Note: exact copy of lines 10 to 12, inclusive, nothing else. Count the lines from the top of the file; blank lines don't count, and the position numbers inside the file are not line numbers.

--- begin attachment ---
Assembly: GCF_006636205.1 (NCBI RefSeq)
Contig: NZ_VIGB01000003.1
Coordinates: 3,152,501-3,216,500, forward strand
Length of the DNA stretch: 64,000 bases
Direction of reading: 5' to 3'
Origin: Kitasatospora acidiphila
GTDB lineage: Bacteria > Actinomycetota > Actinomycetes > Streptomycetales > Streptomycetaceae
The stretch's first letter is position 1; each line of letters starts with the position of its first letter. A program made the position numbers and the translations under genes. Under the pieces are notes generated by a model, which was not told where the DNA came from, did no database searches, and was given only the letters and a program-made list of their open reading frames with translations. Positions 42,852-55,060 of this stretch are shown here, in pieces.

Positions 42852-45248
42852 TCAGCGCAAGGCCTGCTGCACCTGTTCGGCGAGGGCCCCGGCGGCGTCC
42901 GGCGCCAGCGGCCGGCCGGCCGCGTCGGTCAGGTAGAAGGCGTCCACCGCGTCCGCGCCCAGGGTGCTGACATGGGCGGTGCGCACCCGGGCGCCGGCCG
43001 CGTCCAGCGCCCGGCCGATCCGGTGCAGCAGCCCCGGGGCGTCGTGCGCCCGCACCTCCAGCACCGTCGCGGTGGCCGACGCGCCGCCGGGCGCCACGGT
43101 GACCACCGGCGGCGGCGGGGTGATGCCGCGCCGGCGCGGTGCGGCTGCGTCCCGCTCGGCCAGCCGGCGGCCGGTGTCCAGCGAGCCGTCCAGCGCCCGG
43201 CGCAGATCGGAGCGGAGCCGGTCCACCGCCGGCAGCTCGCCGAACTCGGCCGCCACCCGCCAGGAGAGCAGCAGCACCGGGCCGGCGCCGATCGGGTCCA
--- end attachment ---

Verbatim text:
42852 TCAGCGCAAGGCCTGCTGCACCTGTTCGGCGAGGGCCCCGGCGGCGTCC
42901 GGCGCCAGCGGCCGGCCGGCCGCGTCGGTCAGGTAGAAGGCGTCCACCGCGTCCGCGCCCAGGGTGCTGACATGGGCGGTGCGCACCCGGGCGCCGGCCG
43001 CGTCCAGCGCCCGGCCGATCCGGTGCAGCAGCCCCGGGGCGTCGTGCGCCCGCACCTCCAGCACCGTCGCGGTGGCCGACGCGCCGCCGGGCGCCACGGT